All Classical Radio James Depreist

PHAME: The Dignity of Risk


“I used to voice a tentative I’d like; now it is a firm I want.” This statement, told to me by Anne-Marie Plass during a conversation about the challenges of living with developmental or intellectual disabilities, registered deeply. The difference in wording might appear slight to you and me. The distinction is a world apart for people whose daily experience is governed by fear of being judged, deemed insufficient, and being rejected. The young woman credits her shift from hesitant hopefulness to assertive requests to her 10-year exposure to the education and demands by PHAME, an organization that exposes adults like her to arts and performance, and where she now serves as a member of the board.

Anne-Marie Plass, PHAME student, performer, and board member. Photo: Friderike Heuer

I first met Anne-Marie during rehearsal and performance of a concert that marked the beginning of a collaborative effort between PHAME and Portland Opera. The 18-month-long collaboration is geared toward teaching all aspects of creating a rock opera, from writing librettos for this subgenre of opera, to costume and prop design, to creating music with an iPad orchestra and, most importantly, performing the piece themselves, with choir and soloists trained all year long.

PHAME in performance. Photo: Friderike Heuer

The PHAME choir has had its share of exposure, having sung with Pink Martini, among others, and performed with the Portland Cello Project. This new project, however, brings it to another level: extended time and involvement of various professional artists ups demands and exposure, providing a lengthy and involved model of inclusion that is likely to benefit all sides.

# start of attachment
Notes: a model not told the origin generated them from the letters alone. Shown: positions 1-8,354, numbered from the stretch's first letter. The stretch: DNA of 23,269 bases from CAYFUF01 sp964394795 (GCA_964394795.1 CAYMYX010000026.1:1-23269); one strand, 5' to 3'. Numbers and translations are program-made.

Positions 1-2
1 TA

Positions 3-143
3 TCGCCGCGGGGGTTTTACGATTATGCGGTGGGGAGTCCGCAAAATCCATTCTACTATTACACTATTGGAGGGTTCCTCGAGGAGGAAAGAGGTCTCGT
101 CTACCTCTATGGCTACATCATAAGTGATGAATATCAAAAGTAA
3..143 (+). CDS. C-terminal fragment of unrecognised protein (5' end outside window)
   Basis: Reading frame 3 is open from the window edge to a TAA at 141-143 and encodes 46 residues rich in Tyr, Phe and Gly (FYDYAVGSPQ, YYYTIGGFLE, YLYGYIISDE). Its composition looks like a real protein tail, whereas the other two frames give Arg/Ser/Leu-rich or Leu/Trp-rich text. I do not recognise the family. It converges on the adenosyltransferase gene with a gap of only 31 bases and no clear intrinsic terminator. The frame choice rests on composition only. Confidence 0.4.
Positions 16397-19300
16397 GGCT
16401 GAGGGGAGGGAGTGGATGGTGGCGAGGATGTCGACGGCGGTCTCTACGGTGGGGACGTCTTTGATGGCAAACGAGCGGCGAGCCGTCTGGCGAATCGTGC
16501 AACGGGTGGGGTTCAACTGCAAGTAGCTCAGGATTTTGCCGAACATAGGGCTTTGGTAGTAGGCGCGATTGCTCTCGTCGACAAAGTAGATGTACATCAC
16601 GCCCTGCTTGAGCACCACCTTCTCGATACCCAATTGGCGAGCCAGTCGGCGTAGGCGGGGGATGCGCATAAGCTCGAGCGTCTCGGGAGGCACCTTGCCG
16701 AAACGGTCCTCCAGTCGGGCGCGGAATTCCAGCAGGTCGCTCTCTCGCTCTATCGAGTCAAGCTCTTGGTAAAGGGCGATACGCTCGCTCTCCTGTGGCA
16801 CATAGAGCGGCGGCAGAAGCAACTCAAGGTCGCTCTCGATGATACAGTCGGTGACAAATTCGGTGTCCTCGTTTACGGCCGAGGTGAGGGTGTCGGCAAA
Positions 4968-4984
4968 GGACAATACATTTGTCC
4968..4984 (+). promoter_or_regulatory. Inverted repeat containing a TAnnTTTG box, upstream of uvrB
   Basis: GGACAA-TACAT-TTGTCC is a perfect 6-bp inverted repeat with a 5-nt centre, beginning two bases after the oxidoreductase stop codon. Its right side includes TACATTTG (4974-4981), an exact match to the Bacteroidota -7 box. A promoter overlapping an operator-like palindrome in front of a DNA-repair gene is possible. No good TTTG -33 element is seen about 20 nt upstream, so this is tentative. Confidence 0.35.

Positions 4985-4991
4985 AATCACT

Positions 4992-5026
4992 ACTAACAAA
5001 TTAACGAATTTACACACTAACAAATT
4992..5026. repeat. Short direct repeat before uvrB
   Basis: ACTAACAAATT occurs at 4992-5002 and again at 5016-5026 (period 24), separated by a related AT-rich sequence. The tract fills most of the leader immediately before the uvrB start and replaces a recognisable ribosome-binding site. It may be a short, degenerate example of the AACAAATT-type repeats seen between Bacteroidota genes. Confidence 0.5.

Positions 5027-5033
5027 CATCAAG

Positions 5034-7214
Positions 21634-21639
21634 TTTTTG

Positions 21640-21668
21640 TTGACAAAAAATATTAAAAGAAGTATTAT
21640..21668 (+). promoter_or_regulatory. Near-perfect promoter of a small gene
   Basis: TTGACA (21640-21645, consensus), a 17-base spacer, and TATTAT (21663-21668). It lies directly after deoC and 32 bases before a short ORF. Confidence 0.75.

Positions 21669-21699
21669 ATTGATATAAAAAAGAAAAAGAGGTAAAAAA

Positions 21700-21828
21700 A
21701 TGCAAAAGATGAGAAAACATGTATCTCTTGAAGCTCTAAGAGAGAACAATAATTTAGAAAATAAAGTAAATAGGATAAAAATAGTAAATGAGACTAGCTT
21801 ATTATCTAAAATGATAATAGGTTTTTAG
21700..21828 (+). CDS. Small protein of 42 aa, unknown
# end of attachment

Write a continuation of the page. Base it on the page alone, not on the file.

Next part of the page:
PHAME performer Katie Dunn. Photo: Friderike Heuer
PHAME’s Maxwell Rochette and Jim Augello. Photo: Friderike Heuer
Performers Henry Newson and Pat Hanson. Photo: Friderike Heuer

PHAME was started 34 years ago by a group of parents of adult children with developmental disabilities who met on Saturdays to create some space for making art, performing and socializing. It has come a long way since then, and these days provides an invaluable service to the community, those living with disabilities, and the rest of us. And the Portland organization isn’t alone: disability arts is a growing international movement.